“Trump’s successor may speak more prudently and act more predictably, but the probability is that whoever succeeds Trump will represent the same political phenomenon and pursue much the same policies, at least towards China.”

China: Globalisation’s Biggest Winner, Protectionism’s Biggest Loser

This new hostile American stance to both China and globalisation will have serious implications for China, particularly for its ambitious Belt and Road Initiative. “China was the main beneficiary of the American-led post-Cold War globalisation. China may well be the main loser if that order should further fray because the US now embraces a narrower concept of leadership,” Mr Kausikan noted.

“Can the Belt and Road Initiative succeed if the world turns protectionist as a result of the trade war? I don’t think so. More to the point, I don’t think the Chinese think so either.”

And despite its undeniable position as an economic superpower, Kausikan was not optimistic that China could be a substitute for American leadership in the global economy. “An open global order cannot be led on the basis of a still-largely closed and mercantilist Chinese model,” he remarked, especially when “Chinese growth rests on that open international order.” As such, he feels that some sort of temporary truce will be called on the ongoing trade war, although it would likely be “a very bad deal, and both sides will have the incentive to get out of it as soon as possible.”

Engagement Still the Main Tone of US-China Relationships

Nevertheless, Mr Kausikan emphasised that despite the rancour of the trade war, the central theme of US-China bilateral ties was that of engagement and communication. “War is highly improbable, nuclear deterrence impels caution, engagement will not cease and the US and China will still cooperate when their interests coincide,” he stated. Given how closely the two countries are tied to each other and the rest of the world economically, a continued policy of engagement would bode well for all sides.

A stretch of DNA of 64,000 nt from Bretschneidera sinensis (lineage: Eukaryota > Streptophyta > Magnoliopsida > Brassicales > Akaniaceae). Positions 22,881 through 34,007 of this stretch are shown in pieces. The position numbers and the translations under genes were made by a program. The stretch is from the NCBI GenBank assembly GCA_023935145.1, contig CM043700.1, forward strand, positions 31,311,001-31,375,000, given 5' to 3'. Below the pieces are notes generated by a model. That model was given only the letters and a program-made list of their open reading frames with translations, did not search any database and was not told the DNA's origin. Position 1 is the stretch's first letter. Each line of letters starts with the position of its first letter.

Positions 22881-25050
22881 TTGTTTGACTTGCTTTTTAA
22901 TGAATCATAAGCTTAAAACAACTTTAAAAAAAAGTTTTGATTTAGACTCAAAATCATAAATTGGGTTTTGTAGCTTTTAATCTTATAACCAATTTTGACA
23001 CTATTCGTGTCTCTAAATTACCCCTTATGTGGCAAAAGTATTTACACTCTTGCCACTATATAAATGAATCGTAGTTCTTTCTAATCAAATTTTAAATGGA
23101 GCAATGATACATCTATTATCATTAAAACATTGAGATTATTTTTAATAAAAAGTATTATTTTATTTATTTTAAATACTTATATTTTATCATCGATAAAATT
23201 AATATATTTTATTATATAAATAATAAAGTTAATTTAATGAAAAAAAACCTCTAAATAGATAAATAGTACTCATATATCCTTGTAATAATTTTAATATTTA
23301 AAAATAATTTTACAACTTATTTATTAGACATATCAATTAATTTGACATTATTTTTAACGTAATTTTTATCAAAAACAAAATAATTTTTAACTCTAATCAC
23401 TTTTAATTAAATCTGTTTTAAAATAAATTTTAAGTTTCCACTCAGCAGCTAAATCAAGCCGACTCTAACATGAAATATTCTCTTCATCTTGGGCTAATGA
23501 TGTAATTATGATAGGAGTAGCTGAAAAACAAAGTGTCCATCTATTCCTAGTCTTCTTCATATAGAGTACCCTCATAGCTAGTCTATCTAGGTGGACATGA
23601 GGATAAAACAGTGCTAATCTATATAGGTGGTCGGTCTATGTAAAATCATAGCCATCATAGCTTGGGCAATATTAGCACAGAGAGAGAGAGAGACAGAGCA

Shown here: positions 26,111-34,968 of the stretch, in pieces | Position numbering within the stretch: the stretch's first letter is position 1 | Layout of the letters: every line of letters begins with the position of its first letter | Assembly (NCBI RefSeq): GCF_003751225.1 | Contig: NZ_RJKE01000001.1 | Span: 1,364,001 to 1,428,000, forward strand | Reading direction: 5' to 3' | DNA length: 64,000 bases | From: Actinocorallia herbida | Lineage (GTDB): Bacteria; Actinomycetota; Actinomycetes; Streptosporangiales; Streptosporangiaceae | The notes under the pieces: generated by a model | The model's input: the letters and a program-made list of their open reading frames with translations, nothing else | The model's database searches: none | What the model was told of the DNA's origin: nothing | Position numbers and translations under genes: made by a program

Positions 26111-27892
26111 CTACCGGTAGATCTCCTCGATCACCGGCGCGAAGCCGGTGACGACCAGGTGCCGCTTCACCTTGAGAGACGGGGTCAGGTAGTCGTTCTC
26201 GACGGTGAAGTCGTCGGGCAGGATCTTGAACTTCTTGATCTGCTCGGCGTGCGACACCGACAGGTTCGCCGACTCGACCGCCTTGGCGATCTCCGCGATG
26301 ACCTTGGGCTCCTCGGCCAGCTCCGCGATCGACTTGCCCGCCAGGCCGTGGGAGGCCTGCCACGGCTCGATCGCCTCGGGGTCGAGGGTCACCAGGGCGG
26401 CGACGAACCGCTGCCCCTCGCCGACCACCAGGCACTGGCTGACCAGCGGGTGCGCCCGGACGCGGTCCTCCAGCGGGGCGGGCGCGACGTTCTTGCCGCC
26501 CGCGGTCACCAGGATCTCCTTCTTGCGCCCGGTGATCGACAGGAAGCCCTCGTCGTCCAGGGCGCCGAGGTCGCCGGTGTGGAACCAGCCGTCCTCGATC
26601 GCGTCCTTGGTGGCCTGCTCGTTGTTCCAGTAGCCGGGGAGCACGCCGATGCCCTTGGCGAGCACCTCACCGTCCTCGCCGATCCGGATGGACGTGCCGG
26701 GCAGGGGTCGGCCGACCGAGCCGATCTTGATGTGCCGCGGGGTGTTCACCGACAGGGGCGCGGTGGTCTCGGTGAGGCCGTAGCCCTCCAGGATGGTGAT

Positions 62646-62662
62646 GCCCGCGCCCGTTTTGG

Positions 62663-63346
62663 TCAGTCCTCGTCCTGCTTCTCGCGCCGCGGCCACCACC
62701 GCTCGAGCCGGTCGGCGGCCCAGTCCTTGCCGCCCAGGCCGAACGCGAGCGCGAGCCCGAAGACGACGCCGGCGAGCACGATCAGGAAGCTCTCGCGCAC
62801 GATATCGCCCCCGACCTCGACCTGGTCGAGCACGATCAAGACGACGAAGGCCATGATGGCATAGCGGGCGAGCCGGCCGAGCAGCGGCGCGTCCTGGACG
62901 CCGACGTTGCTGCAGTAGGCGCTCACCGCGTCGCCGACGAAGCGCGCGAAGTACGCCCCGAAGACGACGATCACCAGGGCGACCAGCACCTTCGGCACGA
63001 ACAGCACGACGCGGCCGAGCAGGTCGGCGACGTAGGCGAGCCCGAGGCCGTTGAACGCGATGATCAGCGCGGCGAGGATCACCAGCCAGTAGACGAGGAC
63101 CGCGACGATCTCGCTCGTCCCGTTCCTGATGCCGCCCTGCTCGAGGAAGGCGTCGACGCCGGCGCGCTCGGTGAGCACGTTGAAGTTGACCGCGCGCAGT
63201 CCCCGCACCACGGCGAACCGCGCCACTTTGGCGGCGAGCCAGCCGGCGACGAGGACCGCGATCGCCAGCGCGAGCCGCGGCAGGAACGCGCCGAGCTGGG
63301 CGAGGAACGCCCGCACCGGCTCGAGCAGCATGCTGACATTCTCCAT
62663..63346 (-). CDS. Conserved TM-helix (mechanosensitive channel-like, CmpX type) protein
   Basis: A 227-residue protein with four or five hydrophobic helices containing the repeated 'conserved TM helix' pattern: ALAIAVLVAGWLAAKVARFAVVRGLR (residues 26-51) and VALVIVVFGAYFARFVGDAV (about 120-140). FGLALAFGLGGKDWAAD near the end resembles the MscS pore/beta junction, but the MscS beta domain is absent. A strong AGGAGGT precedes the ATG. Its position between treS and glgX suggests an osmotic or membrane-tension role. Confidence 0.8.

Watch the lecture here.

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About the Speaker
Bilahari Kausikan is Chairman of the Middle East Institute, NUS. From 2001 to 2013, he was first the second Permanent Secretary and then Permanent Secretary of the Ministry of Foreign Affairs (MFA). He was subsequently Ambassador-at-Large until May 2018, having previously served in various MFA appointments, including as the Deputy Secretary for Southeast Asia, the Permanent Representative to the United Nations in New York and as Ambassador to the Russian Federation.

FASS90 Political Science Lecture Series on the Practice of Foreign Affairs
This five part lecture series is organised by the NUS Political Science Society with support from the Faculty of Arts and Social Sciences (FASS) and the Department of Political Science. Established in 1929, FASS, one of the earliest and largest faculties is celebrating its 90th anniversary this year. Whilst witnessing numerous changes, we remain steadfast to our vision to strive forward as a premier faculty of excellence in humanities and social sciences that nurtures tomorrow’s engaged, thoughtful and creative global citizens. To mark this occasion, the Faculty is organising a series of events showcasing the strength and breadth of the Faculty’s research as well as kick start future initiatives that would benefit the generations of students who will come through our halls.

FASS Lecture – Education for a World that Works by Prof Elizabeth Minnich | 11 April 2019 (Thursday)

You are cordially invited to a FASS lecture Education for a World that Worksby Professor Elizabeth Minnich.

Professor Elizabeth Minnich is a Distinguished Fellow with the Association of American Colleges & Universities and Professor of Moral Philosophy at Queens University. Previously, she served as Dean and Core Professor at the Graduate School of the Union Institute and University.  Her special appointments have included Visiting Scholar, Scholars & Seminars Program at The Getty Research Institute for the History of Art & The Humanities; the Hartley Burr Alexander Chair in Public Philosophy at Scripps College; the Daniel Evans Chair at Evergreen State College; the Whichard Visiting Distinguished Professorship of Humanities and Women’s Studies at East Carolina University; Visiting Distinguished Professor at the University of Hartford; the Carol Zicklin Visiting Scholar in Interdisciplinary Studies at Brooklyn College.  Earlier in her career, she was Associate Dean of Faculty at Barnard College/Columbia University after teaching and serving in various administrative positions at Sarah Lawrence and Hollins Colleges.

The lecture will be moderated by Professor Robbie Goh, Dean Faculty of Arts and Social Sciences.

Date: 11 Apr 2019 (Thursday)

Time: 3pm (Tea Reception followed by Lecture)

Venue: Blk AS8, Level 4, Seminar Room #04-04, 10 Kent Ridge Campus (Next to Central Library) (Click here for Map)

For catering purposes, kindly register via http://bit.ly/fass-education by 5 April 2019 (Friday).